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State takes over Nicholas solid waste authority

By The Associated Press

CHARLESTON, W.Va. — A state board has taken control of Nicholas County’s troubled solid waste authority.

The state Solid Waste Management Board said Friday in a news release it made the move in a unanimous vote Wednesday, three months after the Nicholas County Solid Waste Authority was determined to be “seriously impaired” in its most recent performance review.

“There was a complete lack of internal controls in place,” said state board Executive Director Mark Holstine. “If allowed to continue down this path, there would be huge financial problems — and those could lead to environmental ones at the landfill.”

It marks the first time in the 38 years of the state board’s existence that it has taken control of a county solid waste authority.

The Nicholas County authority’s 13 employees will now report directly to Holstine until a new management plan is enacted. Holstine said he had no time frame for the takeover.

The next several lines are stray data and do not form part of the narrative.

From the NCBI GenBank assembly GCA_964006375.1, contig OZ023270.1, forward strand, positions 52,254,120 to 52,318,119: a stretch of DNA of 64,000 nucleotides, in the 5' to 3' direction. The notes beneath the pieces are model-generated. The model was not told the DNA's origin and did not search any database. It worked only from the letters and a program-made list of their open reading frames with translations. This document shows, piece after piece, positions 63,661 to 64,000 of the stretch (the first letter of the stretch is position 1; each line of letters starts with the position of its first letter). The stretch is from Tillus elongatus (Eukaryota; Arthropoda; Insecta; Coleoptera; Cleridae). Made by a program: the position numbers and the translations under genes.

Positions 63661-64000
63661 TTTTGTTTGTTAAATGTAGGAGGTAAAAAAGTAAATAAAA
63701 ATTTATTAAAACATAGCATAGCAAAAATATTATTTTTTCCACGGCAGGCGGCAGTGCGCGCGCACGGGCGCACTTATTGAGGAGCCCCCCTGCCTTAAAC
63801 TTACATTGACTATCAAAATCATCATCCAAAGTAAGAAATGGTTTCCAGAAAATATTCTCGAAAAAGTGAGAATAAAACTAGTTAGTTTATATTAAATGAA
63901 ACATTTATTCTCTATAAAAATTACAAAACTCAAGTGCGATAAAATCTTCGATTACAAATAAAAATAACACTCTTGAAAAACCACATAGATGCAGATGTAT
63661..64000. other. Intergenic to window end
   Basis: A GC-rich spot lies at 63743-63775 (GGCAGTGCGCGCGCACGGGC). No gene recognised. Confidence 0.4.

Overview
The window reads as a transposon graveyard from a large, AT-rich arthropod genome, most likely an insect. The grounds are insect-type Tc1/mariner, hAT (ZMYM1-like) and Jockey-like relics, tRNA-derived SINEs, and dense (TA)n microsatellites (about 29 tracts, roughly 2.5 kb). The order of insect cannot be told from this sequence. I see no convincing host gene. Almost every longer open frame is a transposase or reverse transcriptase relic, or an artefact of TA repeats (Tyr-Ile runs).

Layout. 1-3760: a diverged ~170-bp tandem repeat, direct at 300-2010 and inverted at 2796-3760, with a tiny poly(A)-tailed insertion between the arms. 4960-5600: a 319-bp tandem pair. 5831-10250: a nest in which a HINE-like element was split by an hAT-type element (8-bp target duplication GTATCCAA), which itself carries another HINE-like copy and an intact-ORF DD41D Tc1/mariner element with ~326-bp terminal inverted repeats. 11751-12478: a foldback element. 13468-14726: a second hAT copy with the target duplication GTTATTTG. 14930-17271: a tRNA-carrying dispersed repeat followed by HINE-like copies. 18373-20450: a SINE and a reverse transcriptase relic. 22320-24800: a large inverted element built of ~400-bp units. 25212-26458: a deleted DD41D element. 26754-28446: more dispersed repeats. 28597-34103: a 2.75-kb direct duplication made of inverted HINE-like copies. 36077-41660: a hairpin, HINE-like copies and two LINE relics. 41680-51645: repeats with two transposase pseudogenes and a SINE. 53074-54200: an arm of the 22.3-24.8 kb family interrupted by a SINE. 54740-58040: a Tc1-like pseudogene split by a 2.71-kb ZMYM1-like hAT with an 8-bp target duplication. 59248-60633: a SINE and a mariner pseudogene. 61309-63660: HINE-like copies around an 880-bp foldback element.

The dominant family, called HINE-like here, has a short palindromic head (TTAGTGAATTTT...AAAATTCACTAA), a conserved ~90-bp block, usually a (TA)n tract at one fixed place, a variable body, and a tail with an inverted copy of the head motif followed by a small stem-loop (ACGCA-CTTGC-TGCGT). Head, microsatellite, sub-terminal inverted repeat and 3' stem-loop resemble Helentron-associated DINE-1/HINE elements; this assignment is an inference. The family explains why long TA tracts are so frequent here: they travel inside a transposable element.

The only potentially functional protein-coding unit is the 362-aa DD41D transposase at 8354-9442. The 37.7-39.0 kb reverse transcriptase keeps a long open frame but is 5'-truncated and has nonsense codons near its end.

“The board is committed to ensuring the financial stability of this operation and will retain oversight until all necessary corrective actions have been implemented,” he said.

The release said the Nicholas County authority’s net assets dropped from $2.5 million in 2007 to $2 million last year. Operating income went from $238,000 in 2007 to a loss of nearly $303,000 in 2013.

The seven-member state board began making attempts to help the Nicholas County authority improve its business practices in 2011 after it was deemed “impaired” in the first of two state-required performance reviews.

After the review in March showed the Nicholas County authority fared worse, the state board began the intervention process, which provides a 90-day period for the local authority to correct impairments. Holstine scheduled several meetings to offer assistance but was unable to due to a lack of response.

Holstine said he’s unable to determine how many garbage collection customers the Nicholas County authority has because its records contain irregularities, such as listing different members of the same household separately and leaving out customer addresses.

The Class B landfill in the community of Calvin is the second smallest in the state. It is permitted to accept up to 9,999 tons of waste per month but only accepts about 2,200 tons per month.


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